The C99 <stdint.h> header provides a plethora of type definition for platform-independent safe code: `int_fast16_t`, for example, provides an integer that plays well with the machine but has at least 16 bits. The `int_fast`xx`_t` and `int_least`xx`_t` defines doesn’t guarantee a tight fit, they provide an *machine-efficient* fit. They find the fastest type of integer for that machine that respects the constraint.

But let’s take the problem the other way around: what about defines that gives you the smallest integer, not for the number of bits (because that’s trivial with `int`xx`_t`) but from the maximum value you need to represent?

There are plenty of reasons to use the smallest possible integer to store values with known bounds: smaller files, smaller data structures, more useful data in the same cache line. The C99 <stdint.h> isn’t much use here because it lacks metaprogramming, or more exactly, the C preprocessor and old-style macros are too weak to provide the kind of metaprogramming we need here:

- A compile-time function that tells us how many bits are needed to represent a max value;
- A template that takes a number of bits and decides one the smallest integer accommodating it.

The first `constexpr` function gives the number of bits to represent a *maximum value*, that is, it doesn’t think you need 5000 values (0-4999) but that you need to represent the value 5000 (0-5000). So if the maximum value is 4, you do need 3 bits (because 4 is 100_{2}); so it’s not quite log-base-2 (and don’t come whine in the comments).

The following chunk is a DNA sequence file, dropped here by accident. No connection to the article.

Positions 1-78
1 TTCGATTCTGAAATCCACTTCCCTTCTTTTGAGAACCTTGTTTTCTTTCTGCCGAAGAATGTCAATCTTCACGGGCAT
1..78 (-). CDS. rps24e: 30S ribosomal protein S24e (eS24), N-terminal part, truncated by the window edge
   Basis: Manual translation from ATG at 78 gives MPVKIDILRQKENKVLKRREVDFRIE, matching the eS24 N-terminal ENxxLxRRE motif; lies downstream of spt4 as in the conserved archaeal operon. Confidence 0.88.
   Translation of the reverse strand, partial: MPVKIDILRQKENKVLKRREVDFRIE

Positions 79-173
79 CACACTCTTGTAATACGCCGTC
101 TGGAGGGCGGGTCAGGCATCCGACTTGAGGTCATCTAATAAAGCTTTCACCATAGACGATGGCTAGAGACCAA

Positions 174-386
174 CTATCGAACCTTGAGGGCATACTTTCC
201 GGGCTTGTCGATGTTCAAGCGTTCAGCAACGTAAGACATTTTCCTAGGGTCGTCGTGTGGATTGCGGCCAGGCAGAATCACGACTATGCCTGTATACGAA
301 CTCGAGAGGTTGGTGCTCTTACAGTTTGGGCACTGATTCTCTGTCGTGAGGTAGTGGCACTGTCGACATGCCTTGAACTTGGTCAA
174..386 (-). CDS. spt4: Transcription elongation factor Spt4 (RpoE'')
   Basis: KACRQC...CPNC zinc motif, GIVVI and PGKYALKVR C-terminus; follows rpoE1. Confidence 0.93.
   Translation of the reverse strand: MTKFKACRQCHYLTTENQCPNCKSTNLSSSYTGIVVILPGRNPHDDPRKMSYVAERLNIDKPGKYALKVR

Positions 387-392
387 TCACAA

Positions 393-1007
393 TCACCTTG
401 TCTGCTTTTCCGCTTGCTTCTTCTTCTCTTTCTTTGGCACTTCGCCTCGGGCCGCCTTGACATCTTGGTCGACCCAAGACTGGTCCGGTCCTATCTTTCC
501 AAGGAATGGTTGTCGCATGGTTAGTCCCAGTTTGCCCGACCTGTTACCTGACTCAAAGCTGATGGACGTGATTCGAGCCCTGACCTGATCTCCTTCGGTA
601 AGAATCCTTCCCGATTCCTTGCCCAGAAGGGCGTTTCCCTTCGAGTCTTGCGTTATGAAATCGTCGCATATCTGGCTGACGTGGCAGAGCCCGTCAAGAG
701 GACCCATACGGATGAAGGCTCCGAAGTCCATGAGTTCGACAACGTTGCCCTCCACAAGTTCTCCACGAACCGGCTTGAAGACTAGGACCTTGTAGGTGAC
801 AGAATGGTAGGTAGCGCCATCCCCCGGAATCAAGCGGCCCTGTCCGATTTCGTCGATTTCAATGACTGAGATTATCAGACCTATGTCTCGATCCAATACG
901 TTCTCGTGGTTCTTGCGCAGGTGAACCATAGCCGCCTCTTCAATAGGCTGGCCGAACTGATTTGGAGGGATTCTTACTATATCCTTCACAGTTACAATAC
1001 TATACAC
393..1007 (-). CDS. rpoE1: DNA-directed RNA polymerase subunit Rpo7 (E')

//////////////////////////////////////// // c++14 and + constexpr std::size_t bits_from_value(std::size_t n) { if (n) return (n<2)?1:(1+bits_from_value(n/2)); else return 0; }

Now, let’s create a template that takes a number of bits and decides on the smallest integer that accommodates that number of bits:

//////////////////////////////////////// // should also do signed... template <int x> struct __just_enough_uint; // incomplete type template <> struct __just_enough_uint<64> { using type = uint64_t; }; template <> struct __just_enough_uint<32> { using type = uint32_t; }; template <> struct __just_enough_uint<16> { using type = uint16_t; }; template <> struct __just_enough_uint<8> { using type = uint8_t; }; template <const int x> using just_enough_uint = typename __just_enough_uint<(x>32) ? 64 : ((x>16) ? 32 : ((x>8) ? 16 : 8))>::type; //////////////////////////////////////// template <typename T> struct bits_from_type { constexpr static size_t value = sizeof(T)*8; };

You may have to extend the above if your architecture has more possible types; but you should be fine with 8, 16, 32, and 64 bits. To create a variable of the `just_enough_uint` type, you use:

just_enough_uint<bits_from_value(13)> z; //enough for max value 13 (0...13)

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This is but a small brick in a much wider scheme to save memory (or storage). Compact data structures have been a research interest for while now and I’ve done a few things before. However, a more algorithmic approach is needed, as a couple of clever tricks, while helpful, aren’t a complete theory. More on this later.